Countering counterfeits and reinforcing reliability in electronics
Accidentally purchasing a counterfeit product usually results in an inferior product and mild annoyance for the average consumer, but if the military receives a counterfeit computer chip it can mean major security and reliability issues with failures at critical moments.
“U.S. defense security is very worried about cyberattacks,” says Hugh Barnaby, associate professor in electrical engineering. “They’re worried about what we think of as ‘Trojan horses,’” which, in this case, are counterfeit integrated circuit chips masquerading as the real deal.
While most highly publicized hacks are based in software, it’s also possible to hack hardware. When a company like Intel or IBM manufactures its chips in another country, there’s a significant concern of tampering or the production of substandard chips that can result in dire consequences.
“Say you have an IC chip that’s designed to enable access from an external actor,” Barnaby says, “They can access and steal intellectual property, spy, or have a system break down while performing a task. Anyone from the U.S. Air Force to Intel to a political party is susceptible.”
One way for malicious actors to compromise hardware is to exploit reliability threats, Barnaby says, so in order to ensure electronics are secure enough to withstand hardware attacks is to make them more reliable. Barnaby is working on multiple projects to make electronics more resilient in this regard.
Ensuring electronic reliability with DARPA
The Defense Advanced Research Projects Agency is funding a project focused on developing techniques for modeling reliability in high-end integrated circuit electronics. Reliability involves making something last longer until it starts to break down or, at the very least, understanding when it’ll break down to limit unpredictable failures.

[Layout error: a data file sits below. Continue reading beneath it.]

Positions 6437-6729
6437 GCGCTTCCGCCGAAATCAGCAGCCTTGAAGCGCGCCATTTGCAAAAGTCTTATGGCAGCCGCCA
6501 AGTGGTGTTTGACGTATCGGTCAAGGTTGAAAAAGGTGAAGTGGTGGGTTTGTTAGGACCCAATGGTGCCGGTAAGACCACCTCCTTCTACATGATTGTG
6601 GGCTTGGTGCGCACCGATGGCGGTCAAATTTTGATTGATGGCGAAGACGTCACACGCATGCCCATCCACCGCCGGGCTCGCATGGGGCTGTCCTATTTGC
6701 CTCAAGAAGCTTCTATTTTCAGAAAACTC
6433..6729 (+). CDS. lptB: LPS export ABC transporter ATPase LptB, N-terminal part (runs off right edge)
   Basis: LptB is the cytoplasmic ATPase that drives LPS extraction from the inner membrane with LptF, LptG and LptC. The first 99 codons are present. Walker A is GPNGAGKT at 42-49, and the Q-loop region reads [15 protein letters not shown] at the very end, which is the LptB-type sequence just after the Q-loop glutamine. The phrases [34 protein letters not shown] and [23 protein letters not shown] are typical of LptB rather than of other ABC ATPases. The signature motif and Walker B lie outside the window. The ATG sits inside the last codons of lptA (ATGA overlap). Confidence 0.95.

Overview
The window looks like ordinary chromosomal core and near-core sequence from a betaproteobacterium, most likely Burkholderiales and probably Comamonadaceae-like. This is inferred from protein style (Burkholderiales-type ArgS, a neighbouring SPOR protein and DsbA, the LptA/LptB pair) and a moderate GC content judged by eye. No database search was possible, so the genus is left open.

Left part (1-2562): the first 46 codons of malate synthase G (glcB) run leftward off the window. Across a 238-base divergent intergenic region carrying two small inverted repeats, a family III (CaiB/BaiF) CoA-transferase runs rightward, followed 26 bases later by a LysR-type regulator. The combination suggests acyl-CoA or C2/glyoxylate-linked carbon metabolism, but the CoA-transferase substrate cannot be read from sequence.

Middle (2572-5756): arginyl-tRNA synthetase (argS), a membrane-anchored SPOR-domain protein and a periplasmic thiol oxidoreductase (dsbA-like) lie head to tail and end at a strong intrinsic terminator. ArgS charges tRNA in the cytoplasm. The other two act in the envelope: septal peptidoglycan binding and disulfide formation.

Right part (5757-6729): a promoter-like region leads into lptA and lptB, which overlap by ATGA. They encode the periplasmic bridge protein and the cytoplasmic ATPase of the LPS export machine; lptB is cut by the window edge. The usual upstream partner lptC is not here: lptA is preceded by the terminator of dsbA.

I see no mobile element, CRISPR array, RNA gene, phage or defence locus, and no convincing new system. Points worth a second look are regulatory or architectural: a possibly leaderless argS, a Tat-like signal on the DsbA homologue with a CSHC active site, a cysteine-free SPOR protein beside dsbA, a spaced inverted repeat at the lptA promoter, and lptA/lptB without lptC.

Barnaby and his hostile environment electronics research team of four graduate students are part of a one-year, $700,000 DARPA-funded Integrity and Reliability of Integrated Circuits program in partnership with the University of Southern California to develop models that help designers account for reliability effects.
Counterfeit chips are often not nearly as reliable as the ones that come from original manufacturers. Inserting less reliable components into electrical systems — whether it be an unintentional outcome of manufacturing or done intentionally as a malicious attack — can pose severe threats to hardware infrastructure.
Traditionally, understanding electronics reliability has come from “post mortem” analysis where an “autopsy” is performed on a device, which destroys the actual hardware, is time consuming and expensive. DARPA is looking to test reliability in a less destructive way.
“They want us to develop modeling techniques that enable us to do this autopsy virtually, without destroying it,” Barnaby says. “Cost and speed are better when doing it in software.”
DARPA wants researchers to use the current understanding of IC aging mechanisms to develop new diagnostic testing techniques. Such diagnostics may help industrial and defense systems analysts more quickly identify and respond to the reliability threat posed by counterfeit systems.
Barnaby’s approach is to go right to the source.
“The way you make an IC is you use computers to help design it,” Barnaby says. “It helps to have features that are put in at the design phase that help you model the reliability.”
A transition from radiation to reliability
Modeling reliability issues is a logical next step beyond Barnaby’s traditional focus on issues related to radiation, which can also cause electronics to operate poorly or fail. In this area, Barnaby’s research has contributed to a recent $100,000 NASA program to understand and model radiation effects for satellites and other space vehicle electronics.
“The effects are similar between radiation and breaking down [due to reliability issues],” Barnaby says. “The fundamental mechanisms are very similar so I can use my understanding of the effects of radiation to model the effects of what we call operational stress.”